Jump to content
  • Welcome to the eG Forums, a service of the eGullet Society for Culinary Arts & Letters. The Society is a 501(c)3 not-for-profit organization dedicated to the advancement of the culinary arts. These advertising-free forums are provided free of charge through donations from Society members. Anyone may read the forums, but to post you must create a free account.

eG Cook-Off #89: Pâtés and Terrines


Duvel
 Share

Recommended Posts

8 hours ago, blue_dolphin said:

My new cookbook, Six California Kitchens, has a recipe for oxtail terrine that I’ll try next. 
I like that she suggests to cook enough of the oxtail to serve on its own, then make the terrine the next day. 

That sounds really good.

 

Oxtail used to be a cheap thing that I could get around here....not anymore.  Last time at the store it was like $17 for a total of four puny tails.  I miss getting oxtail.

  • Sad 2
Link to comment
Share on other sites

@Shelby 

 

and they are Cow Tails , not Ox.

 

I lived in Spain for two years.

 

next to the Plaza de Toros 

 

there was a restaurant that featured Toro .

 

i had Toro Tail there once .  went w my father

 

my mother and sister declined joining us .

  • Thanks 1
Link to comment
Share on other sites

13 hours ago, Shelby said:

That sounds really good.

 

Oxtail used to be a cheap thing that I could get around here....not anymore.  Last time at the store it was like $17 for a total of four puny tails.  I miss getting oxtail.

The ethnic markets have more sane prices

  • Like 1
  • Thanks 1
Link to comment
Share on other sites

  • 3 weeks later...

Oxtails were on sale for $4.99/lb at a local international market.  Not super cheap but not bad so that project should happen one of these days.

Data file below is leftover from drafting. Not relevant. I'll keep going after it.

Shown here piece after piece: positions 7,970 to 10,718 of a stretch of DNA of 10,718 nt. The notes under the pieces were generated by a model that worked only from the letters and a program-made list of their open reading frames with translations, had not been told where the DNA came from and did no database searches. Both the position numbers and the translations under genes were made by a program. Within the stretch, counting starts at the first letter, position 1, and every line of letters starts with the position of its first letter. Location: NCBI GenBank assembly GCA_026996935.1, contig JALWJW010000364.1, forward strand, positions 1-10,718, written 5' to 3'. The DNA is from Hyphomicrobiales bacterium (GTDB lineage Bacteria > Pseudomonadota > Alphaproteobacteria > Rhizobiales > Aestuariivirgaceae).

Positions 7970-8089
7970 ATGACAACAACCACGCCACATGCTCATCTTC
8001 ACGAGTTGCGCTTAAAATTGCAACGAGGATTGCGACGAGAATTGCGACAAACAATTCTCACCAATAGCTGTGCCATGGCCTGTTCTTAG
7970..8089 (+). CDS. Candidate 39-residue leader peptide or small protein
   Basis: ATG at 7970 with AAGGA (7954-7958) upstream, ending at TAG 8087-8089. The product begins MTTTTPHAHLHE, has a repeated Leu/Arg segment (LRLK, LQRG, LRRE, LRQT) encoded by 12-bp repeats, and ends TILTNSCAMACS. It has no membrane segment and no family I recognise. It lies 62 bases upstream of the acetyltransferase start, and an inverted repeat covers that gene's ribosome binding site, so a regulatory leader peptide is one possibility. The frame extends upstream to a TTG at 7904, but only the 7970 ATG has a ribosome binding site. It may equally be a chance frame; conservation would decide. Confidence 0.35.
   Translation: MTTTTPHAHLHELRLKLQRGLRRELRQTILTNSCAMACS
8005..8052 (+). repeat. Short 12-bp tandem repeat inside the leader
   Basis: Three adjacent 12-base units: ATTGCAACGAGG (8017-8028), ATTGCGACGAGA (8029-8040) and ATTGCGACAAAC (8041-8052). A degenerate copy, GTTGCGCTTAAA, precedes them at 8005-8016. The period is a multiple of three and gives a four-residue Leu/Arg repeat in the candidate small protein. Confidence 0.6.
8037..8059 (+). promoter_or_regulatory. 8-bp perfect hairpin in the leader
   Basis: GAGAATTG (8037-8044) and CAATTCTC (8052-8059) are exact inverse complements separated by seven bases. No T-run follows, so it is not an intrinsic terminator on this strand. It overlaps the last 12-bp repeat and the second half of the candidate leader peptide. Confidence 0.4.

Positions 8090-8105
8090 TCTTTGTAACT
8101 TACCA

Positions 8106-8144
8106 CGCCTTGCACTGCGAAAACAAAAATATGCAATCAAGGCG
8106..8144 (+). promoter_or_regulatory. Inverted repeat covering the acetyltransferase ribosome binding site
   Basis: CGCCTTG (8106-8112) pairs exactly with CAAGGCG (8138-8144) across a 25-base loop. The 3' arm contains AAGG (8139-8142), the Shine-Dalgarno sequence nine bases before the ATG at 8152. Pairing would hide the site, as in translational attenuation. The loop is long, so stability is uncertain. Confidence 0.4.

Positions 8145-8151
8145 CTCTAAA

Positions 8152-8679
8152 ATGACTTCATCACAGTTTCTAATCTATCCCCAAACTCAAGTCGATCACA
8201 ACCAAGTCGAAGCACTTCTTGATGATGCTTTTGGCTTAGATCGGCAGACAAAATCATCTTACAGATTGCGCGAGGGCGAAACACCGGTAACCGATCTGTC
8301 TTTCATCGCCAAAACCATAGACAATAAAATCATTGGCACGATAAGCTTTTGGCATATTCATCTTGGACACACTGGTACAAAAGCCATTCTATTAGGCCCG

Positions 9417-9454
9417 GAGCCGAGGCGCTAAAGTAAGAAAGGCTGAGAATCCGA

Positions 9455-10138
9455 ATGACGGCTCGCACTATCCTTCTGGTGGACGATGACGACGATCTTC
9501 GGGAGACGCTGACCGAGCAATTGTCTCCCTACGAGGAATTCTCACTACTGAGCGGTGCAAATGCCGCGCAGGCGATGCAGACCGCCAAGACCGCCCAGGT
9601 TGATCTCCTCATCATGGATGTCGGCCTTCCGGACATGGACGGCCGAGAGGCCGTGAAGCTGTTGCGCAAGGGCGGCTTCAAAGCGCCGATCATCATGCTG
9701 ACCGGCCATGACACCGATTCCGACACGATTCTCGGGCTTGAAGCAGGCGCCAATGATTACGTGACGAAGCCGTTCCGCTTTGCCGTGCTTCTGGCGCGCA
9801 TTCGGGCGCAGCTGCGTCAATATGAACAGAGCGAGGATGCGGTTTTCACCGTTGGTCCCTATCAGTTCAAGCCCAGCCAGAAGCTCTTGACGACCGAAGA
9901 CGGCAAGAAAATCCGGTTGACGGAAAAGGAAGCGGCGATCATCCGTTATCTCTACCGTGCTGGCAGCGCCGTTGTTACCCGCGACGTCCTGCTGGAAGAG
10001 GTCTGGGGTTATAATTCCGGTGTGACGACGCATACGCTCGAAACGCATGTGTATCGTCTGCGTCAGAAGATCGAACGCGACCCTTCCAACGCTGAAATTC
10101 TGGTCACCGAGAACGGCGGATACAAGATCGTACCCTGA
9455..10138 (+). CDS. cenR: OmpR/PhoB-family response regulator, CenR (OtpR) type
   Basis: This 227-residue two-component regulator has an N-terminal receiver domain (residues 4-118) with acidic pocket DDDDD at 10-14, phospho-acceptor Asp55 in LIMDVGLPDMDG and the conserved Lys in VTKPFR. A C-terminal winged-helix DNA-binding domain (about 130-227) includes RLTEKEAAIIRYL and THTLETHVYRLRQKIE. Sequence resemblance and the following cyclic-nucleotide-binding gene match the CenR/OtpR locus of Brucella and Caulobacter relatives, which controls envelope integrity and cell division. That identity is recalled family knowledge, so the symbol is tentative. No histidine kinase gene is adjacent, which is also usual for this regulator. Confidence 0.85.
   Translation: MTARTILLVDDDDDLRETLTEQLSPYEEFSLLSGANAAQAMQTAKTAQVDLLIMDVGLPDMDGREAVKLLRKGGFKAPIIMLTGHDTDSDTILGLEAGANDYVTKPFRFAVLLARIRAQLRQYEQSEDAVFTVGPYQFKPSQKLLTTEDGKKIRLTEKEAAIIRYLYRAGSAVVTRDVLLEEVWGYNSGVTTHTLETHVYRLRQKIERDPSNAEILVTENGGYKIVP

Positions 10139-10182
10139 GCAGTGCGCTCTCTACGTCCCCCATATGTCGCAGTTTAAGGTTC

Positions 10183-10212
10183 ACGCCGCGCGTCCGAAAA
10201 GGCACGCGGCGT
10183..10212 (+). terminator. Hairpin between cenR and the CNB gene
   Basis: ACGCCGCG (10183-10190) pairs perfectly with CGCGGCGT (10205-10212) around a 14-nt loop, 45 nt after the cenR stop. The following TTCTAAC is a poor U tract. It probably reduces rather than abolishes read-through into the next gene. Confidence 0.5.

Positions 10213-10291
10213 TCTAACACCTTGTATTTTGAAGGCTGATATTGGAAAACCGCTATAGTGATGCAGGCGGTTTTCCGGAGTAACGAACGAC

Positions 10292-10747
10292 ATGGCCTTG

In the meantime, here's another non-pâté:  Cascaron with Chicken Liver Mousse and Guava Jelly from Sheldon Simeon's Cook Real Hawai'i.   

EA0639F8-F4C3-4ECA-9983-CC2A386187D4_1_201_a.thumb.jpeg.22c46d3e654932fcbf61042a6e94cdd7.jpeg

In the header note, Sheldon says he wanted to serve a Hawaiian riff on a chicken liver mousse.  The mousse is super easy and made with sweet onion, miso and coconut milk, whiskey and hot sauce.  Flavorful but also very light.

The cascaron, on the other side, are on the heavy side compared with the crispy, dry toasts I usually have with chicken liver pâté.  They're fried coconut-mochi fritters with a hard outside crust and chewy, mochi-like interior.  Traditionally glazed in some sort of caramelized sugar syrup.  Per the recipe, instead of a glaze, the guava jelly (I used guava jam) is piped into the cascaron and served with the mousse and furikake.   I think it's probably easier to break them in half and top with the mousse, guava jelly and furikake to taste.   

I'd never pair these fritters with a heavier pâté but this actually works because the mousse is so light.  Not sure I need to make it again but it was fun to eat, playing with the different ingredients so each bite was a bit different.  

  • Like 6
  • Thanks 1
Link to comment
Share on other sites

 Share

×
×
  • Create New...